458BB: And then they had different flavors.
459JB: Strawberry, yeah; they had a strawberry parfait.
460AH: Did it have fruit in it, too? Or no, it was just the ice cream inside?
461JB: Ice cream.
462AH: Okay, and the whip cream.
463BB: And or strawberries.
464AH: Okay, strawberries.
465BB: We had crme de menthe.
466JB: Yeah that's right, crme de menthe. We had crme de menthe de parfait, strawberry, and chocolate.
467104 AH: So, what? That was with the ice cream, but you what? You'd sprinkle a little crme de menthe in it?
468JB: Yeah, yeah. We had the green-
469BB: Instead of chocolate or strawberry (inaudible), we'd use crme de menthe.
470AH: Oh, I see, yes. As the, like, syrup.
471BB: Right.
472JB: Yeah, forgot about that. Any of the other desserts we had were no big deal. That was-we were-
473BB: Nobody was doing it then.
474AH: Yeah. Well, it was a great presentation, too, with all the layers, right? Now, the other thing that was kind of ultra-modern, you mention Louis Wohl and Sons and this kind of gleaming stainless steel kitchen and everything.
475BB: They always did all our designs.
476288 AH: I guess they used to offer a lot of tours of the kitchen? At least the one in Tampa was-you know, they wanted to show how clean it was and everything, and how great it worked. Now the other thing: when you think of ultra-modern, at least at the time was the organ, the Hammond organs.
477JB: Yeah, Danny Daniels, yeah. He did a radio show, too, from there.
478AH: Okay, from the Airport restaurant.
479JB: Yeah, once a week he did a-or was it every night? I can't remember.
480BB: I can't either.
481JB: But he did a restaurant-he did a show.
482AH: Okay. And there were several performers, though, over the years, right?
483JB: Mm-hm.
484AH: Okay.
485BB: He was the main one, though. Danny Daniels.
486AH: Yes. All right. So, let's see-all right, how old were when you came down with the polio?
487BB: Seventeen. I had just graduated from high school.
488AH: Okay, and tell me a little about that. And then, I also want to hear about the community's reaction with the restaurant. You had alluded to that earlier.
489BB: What do you like me to tell you about it? What do you-ask me something.
490AH: Okay. Well, when did you first notice symptoms? How-
491JB: Pretty quick.
4921019 BB: Frank had got me a car for graduation, and I was a big shot. I was the only one who had a car, and I was going all around with my friends. Something was wrong with the car, and they had a car dealership on Treasure Island at the time, Ford. So, when I-on the way home, I stopped there and the guy-well, whatever was wrong with it, I had to walk home. Well, I had to walk home from 104th [Avenue] to where we were living at the time, which was maybe twenty blocks. And I'm walking and I'm walking and I thought, "Jeez, I don't feel good. Eh, what the hell, you know, I just had a good time. I'll go home." By the time I got home and got in bed, I couldn't walk. And then by the time Mom got the doctor there, I couldn't-so, Dr. Cage took a nickel and clicked it in front of my eyes and he said, "What is that?" and I said, "That's a fifty cent piece." So he said to Mom, "I gotta get her down to Bayfront [Medical Center]"-at the time it was called something else, I don't know. He said, "I'm not-we're not waiting-"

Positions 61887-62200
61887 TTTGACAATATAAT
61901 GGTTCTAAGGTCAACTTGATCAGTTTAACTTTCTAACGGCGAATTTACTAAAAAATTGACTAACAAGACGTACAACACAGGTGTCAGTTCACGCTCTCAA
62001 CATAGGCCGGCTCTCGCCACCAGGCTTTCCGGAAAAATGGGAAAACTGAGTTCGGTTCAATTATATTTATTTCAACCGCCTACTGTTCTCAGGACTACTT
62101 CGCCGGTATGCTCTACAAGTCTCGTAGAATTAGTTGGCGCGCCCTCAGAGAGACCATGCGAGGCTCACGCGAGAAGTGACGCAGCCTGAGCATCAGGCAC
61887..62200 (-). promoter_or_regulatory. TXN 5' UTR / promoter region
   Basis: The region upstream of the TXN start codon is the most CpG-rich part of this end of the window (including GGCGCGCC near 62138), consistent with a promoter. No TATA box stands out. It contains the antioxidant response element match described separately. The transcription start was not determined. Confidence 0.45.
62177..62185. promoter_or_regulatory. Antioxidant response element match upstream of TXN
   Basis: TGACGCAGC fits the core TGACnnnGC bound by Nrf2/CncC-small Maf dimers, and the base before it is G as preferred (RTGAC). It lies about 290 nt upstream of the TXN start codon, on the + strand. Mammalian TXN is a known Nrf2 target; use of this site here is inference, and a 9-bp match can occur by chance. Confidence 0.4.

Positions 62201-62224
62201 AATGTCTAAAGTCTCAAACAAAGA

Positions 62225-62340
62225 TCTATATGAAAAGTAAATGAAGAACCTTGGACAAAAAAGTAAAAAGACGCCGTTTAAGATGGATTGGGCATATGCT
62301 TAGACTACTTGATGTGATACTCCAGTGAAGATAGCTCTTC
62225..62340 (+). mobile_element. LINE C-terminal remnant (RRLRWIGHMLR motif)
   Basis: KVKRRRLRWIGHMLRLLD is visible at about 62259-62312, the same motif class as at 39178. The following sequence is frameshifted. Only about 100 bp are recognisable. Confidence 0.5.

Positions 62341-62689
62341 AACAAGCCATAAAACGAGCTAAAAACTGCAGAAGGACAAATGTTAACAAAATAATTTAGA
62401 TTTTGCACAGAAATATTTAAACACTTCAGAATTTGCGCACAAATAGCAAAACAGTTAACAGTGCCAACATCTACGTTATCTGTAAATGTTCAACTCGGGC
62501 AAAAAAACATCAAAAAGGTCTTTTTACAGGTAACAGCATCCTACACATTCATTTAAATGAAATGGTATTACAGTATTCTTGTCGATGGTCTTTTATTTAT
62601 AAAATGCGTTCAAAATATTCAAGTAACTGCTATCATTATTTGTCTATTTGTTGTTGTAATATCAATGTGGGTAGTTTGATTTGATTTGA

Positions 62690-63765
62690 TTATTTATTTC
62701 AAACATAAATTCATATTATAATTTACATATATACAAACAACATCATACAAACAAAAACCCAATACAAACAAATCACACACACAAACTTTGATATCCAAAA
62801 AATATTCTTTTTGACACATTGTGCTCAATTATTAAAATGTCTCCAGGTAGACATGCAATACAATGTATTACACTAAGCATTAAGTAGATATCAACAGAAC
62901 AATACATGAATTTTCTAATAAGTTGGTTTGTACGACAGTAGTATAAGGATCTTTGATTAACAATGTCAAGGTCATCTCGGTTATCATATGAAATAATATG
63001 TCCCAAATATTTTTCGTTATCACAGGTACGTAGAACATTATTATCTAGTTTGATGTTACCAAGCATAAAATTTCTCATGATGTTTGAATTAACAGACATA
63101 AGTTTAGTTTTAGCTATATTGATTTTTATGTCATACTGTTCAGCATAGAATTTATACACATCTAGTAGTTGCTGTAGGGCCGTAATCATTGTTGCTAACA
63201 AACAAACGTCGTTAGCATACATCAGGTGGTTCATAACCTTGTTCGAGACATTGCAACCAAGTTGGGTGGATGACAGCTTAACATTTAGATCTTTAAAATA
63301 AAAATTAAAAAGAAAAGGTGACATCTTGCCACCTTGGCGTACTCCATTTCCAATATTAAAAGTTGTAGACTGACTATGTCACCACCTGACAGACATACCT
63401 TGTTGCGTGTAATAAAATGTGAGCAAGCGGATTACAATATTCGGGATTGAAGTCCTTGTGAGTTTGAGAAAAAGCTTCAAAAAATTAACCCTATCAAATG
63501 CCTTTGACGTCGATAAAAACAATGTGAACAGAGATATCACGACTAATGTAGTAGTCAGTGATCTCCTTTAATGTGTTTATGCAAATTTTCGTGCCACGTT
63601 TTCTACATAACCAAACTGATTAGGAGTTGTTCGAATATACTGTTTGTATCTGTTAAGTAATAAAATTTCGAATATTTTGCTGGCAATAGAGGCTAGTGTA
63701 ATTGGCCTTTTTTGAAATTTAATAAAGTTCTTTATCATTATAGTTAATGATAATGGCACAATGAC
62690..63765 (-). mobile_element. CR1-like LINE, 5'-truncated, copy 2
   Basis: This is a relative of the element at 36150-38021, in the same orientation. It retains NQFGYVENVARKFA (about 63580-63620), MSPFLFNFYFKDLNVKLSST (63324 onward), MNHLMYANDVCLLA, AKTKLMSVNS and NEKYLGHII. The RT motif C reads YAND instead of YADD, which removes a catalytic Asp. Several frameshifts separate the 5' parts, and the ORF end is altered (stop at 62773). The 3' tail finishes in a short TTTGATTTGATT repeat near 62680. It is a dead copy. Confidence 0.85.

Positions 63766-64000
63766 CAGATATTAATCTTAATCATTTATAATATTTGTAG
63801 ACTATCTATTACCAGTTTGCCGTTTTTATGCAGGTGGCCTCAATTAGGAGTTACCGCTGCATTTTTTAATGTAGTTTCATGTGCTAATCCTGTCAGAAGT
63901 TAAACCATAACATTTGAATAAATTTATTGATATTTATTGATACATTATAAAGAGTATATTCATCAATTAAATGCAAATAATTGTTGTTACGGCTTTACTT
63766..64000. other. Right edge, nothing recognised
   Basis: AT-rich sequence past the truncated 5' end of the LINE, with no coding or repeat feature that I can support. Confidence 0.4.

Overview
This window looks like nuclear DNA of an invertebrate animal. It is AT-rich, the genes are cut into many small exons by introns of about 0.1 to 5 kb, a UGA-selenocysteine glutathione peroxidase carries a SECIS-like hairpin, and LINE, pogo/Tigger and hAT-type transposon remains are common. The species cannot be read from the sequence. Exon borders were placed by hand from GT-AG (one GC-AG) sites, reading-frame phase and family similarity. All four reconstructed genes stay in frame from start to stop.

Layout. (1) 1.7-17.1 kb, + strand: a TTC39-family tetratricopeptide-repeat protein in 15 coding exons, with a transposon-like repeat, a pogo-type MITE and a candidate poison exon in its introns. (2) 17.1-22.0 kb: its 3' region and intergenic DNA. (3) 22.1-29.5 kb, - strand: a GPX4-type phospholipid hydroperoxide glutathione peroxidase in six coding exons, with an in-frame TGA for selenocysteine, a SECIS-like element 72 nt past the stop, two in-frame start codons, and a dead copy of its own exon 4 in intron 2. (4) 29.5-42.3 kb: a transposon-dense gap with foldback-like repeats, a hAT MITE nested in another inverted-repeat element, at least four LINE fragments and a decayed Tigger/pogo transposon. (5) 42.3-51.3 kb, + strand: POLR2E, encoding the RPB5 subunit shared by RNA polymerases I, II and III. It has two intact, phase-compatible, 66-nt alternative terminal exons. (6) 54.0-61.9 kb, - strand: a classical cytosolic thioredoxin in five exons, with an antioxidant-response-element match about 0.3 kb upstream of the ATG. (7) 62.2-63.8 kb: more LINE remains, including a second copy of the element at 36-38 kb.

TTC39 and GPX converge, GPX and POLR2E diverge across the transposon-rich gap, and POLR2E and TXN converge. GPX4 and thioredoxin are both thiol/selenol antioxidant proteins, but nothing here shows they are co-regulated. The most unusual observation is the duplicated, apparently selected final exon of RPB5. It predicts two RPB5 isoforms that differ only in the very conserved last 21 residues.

493JB: Mound Park [Hospital].
494326 BB: Mound Park. "We're not waiting for an ambulance. Come put her in the car." So he drove me down, with Mom in the back seat, and every time we went over a bump, something else died, but I got more paralyzed as we went. Then we got there and he-they got me in there and they did that thing in the back. What are they called?
495JB: Ooh?
496BB: Where they drained the fluid out to see?
497AH: What, a spinal tap?
498BB: Yeah, spinal tap. And then, by the time they got me in my room, I couldn't move.
499JB: She was totally paralyzed.
500BB: I was totally paralyzed.
501AH: Wow.
502BB: Yeah. I mean, phew!
503AH: So fast.
504BB: Yeah, and then-
505AH: And you had never noticed anything before that?
506BB: No.
507AH: Okay.
508BB: But I had a very active summer. I worked over [in] the commissary in Tampa, then when I'd come home, and then all the kids where I went to high school with were having beach parties. I'd go to a beach party all night, go home for two hours, get up, take a shower, and go to work. So, I was really worn out. You know, as far-I didn't take care of myself.
509177 JB: And then, when the word got out, and she was diagnosed as polio, and she was totally paralyzed-I mean, totally paralyzed. I'm the one that had to tell her what was going on.
510328 BB: They had me in bed and because they didn't want me-I was lying on my side all the time, and they didn't me to do that because that would make those muscles even more harder to come back. So, I had to lay on my back in the brown and white shoes you pointed out: they put those on me, and they had a box on the end of the bed.